When the AD DS server role has been installed, you’ll get a notification in Server Manager prompting you to promote the server to a domain controller. Clicking the yellow exclamation mark icon will launch the AD DS configuration wizard. You should choose to ‘Add a domain controller to an existing domain’ and follow through the on-screen instructions. And providing that you are signed in with a domain admin account, adprep will automatically prepare your existing domain.

5. Move Flexible Single Master Operation (FSMO) roles to new server

The next step is to log on to the old domain controller and move the domain and forest FSMO roles, there are five in total, to the new DC. The easiest way to do this is using PowerShell. In the command below, you should replace DC1 with the name of your new DC.

This article assumes you have a domain with only one DC. In practice it’s likely that you will have more than one DC, so make sure you understand how FSMO roles work and on which DCs they are located in your domain and forest.

Move-ADDirectoryServerOperationMasterRole -Identity DC1 -OperationMasterRole 0,1,2,3,4

On the new domain controller, confirm that the FSMO roles have been moved. Start by checking the domain FSMO roles. Using Get-ADDomain, check the name of the server next to the following entries: InfrastructureMaster, PDCEmulator, and RIDMaster. The server name should match that of your new domain controller. Similarly, using Get-ADForest, check the name of the server next to the following entries: SchemaMaster and DomainNamingMaster. Again, the server name should match that of your new domain controller.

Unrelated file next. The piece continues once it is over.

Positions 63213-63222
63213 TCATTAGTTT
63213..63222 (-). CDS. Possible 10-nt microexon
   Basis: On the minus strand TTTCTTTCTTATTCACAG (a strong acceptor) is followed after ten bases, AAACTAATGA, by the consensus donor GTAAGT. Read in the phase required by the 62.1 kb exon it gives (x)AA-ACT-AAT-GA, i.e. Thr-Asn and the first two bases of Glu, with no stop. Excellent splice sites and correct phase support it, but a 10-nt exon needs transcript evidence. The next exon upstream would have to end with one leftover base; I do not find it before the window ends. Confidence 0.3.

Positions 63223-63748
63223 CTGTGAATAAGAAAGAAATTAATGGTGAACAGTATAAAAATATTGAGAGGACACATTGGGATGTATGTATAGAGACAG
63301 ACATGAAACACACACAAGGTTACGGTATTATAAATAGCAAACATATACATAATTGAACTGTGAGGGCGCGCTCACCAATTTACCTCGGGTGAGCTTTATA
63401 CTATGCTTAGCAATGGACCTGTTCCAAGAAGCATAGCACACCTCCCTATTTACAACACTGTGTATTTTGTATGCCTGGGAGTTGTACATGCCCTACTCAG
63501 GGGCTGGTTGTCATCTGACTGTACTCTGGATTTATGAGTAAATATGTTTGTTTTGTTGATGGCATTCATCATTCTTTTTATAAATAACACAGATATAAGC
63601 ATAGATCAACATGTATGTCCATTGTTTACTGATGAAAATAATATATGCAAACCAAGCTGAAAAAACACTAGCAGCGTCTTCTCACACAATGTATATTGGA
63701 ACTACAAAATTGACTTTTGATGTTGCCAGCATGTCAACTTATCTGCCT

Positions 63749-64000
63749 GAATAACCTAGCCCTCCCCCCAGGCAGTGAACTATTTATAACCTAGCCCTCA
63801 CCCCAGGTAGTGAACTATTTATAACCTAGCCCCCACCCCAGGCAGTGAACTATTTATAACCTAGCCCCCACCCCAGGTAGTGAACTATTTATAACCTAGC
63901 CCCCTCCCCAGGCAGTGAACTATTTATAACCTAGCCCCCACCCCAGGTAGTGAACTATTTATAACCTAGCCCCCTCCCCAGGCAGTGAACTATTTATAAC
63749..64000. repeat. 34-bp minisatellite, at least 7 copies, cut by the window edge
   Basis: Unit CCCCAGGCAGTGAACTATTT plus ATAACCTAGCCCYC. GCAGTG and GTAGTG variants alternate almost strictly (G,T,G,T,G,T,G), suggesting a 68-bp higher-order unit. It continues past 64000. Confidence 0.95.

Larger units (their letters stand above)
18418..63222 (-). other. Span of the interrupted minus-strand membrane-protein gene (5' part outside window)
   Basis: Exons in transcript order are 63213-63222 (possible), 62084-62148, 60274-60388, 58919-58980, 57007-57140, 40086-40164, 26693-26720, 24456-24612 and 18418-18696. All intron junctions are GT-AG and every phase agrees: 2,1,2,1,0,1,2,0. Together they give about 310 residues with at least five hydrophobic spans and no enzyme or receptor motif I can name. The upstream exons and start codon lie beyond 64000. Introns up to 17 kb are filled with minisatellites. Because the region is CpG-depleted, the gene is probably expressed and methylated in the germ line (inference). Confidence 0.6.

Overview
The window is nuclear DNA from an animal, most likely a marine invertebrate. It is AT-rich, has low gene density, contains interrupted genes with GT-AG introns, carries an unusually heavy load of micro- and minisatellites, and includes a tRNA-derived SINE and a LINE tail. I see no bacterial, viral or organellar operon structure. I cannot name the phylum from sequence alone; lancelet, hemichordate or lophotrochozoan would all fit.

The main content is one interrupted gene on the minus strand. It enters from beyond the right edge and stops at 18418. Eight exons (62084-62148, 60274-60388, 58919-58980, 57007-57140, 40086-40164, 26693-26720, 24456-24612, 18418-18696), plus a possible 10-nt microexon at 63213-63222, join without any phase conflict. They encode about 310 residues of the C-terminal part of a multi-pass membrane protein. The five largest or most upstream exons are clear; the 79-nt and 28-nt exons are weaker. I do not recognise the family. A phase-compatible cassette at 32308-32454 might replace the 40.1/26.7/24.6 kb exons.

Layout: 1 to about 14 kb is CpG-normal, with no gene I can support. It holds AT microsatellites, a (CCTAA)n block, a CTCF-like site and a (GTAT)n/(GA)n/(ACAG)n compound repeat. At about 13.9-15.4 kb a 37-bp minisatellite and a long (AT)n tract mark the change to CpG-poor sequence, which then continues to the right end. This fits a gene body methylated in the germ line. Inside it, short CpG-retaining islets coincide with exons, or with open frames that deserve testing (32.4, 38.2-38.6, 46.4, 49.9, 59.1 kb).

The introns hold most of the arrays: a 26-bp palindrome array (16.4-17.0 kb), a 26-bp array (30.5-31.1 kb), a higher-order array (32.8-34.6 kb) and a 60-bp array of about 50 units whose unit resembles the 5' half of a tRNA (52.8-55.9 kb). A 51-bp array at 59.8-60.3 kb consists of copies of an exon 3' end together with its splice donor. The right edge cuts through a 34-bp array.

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7 Steps to Migrate Windows 2012 R2 Domain Controllers to Windows Server 2019 (Image Credit: Russell Smith)

6. Demote your old domain controller

Now that you have moved the FSMO roles to the new DC, you can safely demote the old Windows Server 2012 R2 domain controller. You can demote a DC using Server Manager. One way to demote a DC is to use the Remove Roles and Features command in the Manage menu to remove the AD DS server role. Removing the role will open the Active Directory Domain Services Configuration wizard and take you through the steps to demote the DC before the AD DS role can be removed.

Alternatively, you can use the Uninstall-ADDSDomainController and Uninstall-WindowsFeature PowerShell cmdlets to demote the DC and uninstall the AD DS server role respectively.

7. Raise the domain and forest functional levels

Finally, you can raise the domain and forest functional levels to Windows Server 2016. Even if you are running Windows Server 2019, the highest functional levels are Windows Server 2016. You can confirm the domain and forest levels using Get-ADDomain and Get-ADForest cmdlets.

Set-ADDomainMode -Identity CONTOSO -DomainMode Windows2016Domain
Set-ADForestMode -Identity CONTOSO Windows2016Forest

And that is it! As you can see, while there are several steps, it is relatively simple to migrate a DC to a more current version of Windows Server. So, I encourage you to look at migrating any DCs that are running anything below Windows Server 2016.